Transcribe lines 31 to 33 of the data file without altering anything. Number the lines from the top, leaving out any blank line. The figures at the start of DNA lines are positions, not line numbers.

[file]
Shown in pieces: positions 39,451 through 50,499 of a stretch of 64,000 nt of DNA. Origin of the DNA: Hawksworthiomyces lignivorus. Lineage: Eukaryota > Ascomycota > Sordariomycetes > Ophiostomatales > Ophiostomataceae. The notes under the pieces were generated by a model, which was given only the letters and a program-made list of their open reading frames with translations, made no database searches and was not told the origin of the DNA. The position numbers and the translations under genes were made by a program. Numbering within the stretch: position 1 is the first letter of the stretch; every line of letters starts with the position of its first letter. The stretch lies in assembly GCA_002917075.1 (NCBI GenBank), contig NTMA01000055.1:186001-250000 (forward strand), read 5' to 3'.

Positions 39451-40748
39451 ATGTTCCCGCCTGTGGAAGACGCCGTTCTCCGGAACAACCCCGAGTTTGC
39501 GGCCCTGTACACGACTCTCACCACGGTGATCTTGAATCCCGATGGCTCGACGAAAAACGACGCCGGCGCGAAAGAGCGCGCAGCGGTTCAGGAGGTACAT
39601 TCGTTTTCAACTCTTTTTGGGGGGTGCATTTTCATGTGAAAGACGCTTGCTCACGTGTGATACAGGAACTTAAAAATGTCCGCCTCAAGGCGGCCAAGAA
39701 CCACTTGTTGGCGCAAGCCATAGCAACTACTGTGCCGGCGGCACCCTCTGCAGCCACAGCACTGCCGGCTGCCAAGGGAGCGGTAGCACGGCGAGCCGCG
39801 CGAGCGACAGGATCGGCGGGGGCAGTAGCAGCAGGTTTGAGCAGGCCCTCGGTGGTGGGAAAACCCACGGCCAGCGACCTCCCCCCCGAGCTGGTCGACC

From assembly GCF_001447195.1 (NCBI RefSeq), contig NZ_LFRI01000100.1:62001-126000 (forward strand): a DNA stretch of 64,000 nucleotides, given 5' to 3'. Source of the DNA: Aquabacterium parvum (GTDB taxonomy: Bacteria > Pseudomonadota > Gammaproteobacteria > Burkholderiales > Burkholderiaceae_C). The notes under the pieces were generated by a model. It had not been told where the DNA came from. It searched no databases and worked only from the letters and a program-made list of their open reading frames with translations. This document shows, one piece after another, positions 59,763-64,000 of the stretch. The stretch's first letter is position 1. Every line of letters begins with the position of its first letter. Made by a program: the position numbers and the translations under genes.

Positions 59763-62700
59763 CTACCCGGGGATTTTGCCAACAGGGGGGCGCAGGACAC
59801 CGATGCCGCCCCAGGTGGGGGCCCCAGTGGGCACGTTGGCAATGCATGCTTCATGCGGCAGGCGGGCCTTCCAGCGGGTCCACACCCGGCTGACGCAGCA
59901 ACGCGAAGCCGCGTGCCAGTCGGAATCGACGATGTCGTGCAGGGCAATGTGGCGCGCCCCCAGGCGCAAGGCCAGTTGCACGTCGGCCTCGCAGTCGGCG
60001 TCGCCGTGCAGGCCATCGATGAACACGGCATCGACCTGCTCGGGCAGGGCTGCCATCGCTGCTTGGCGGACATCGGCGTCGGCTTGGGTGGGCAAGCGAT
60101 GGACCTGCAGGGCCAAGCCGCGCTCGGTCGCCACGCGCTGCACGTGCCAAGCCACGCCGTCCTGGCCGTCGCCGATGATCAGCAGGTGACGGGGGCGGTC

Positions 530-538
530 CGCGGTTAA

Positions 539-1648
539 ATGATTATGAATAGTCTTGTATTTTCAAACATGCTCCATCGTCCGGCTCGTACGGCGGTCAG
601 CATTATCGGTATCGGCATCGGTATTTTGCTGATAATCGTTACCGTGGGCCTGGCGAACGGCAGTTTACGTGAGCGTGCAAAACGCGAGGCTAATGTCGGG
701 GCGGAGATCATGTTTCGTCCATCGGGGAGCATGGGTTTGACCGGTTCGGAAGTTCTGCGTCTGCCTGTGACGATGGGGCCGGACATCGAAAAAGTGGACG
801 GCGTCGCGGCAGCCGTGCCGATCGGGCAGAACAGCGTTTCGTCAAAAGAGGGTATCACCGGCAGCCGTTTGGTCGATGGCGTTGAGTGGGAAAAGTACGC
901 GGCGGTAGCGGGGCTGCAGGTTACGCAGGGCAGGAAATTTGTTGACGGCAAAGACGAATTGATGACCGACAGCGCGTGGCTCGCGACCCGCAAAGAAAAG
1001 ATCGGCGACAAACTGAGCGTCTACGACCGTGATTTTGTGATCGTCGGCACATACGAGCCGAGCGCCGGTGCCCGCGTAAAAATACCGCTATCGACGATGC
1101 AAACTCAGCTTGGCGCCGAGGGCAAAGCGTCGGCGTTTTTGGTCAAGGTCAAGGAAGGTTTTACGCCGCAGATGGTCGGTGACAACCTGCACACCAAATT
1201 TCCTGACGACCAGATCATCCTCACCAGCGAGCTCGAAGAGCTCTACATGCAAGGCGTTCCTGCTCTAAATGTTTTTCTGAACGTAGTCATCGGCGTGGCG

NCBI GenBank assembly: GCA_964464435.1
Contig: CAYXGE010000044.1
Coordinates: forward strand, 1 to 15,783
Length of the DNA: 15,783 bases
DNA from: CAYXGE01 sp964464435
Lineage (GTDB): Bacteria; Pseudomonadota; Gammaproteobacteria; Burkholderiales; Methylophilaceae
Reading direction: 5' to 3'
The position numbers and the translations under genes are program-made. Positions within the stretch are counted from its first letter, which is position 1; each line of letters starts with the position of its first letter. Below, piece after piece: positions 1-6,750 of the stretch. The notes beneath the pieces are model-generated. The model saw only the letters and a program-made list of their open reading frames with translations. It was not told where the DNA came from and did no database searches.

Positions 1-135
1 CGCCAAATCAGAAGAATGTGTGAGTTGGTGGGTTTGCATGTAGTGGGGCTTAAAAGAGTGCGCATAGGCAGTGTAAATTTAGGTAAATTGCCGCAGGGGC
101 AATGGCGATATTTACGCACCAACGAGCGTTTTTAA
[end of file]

Lineage (GTDB): Bacteria; Pseudomonadota; Gammaproteobacteria; Burkholderiales; Methylophilaceae
Reading direction: 5' to 3'
The position numbers and the translations under genes are program-made. Positions within the stretch are counted from its first letter, which is position 1; each line of letters starts with the position of its first letter. Below, piece after piece: positions 1-6,750 of the stretch. The notes beneath the pieces are model-generated. The model saw only the letters and a program-made list of their open reading frames with translations. It was not told where the DNA came from and did no database searches.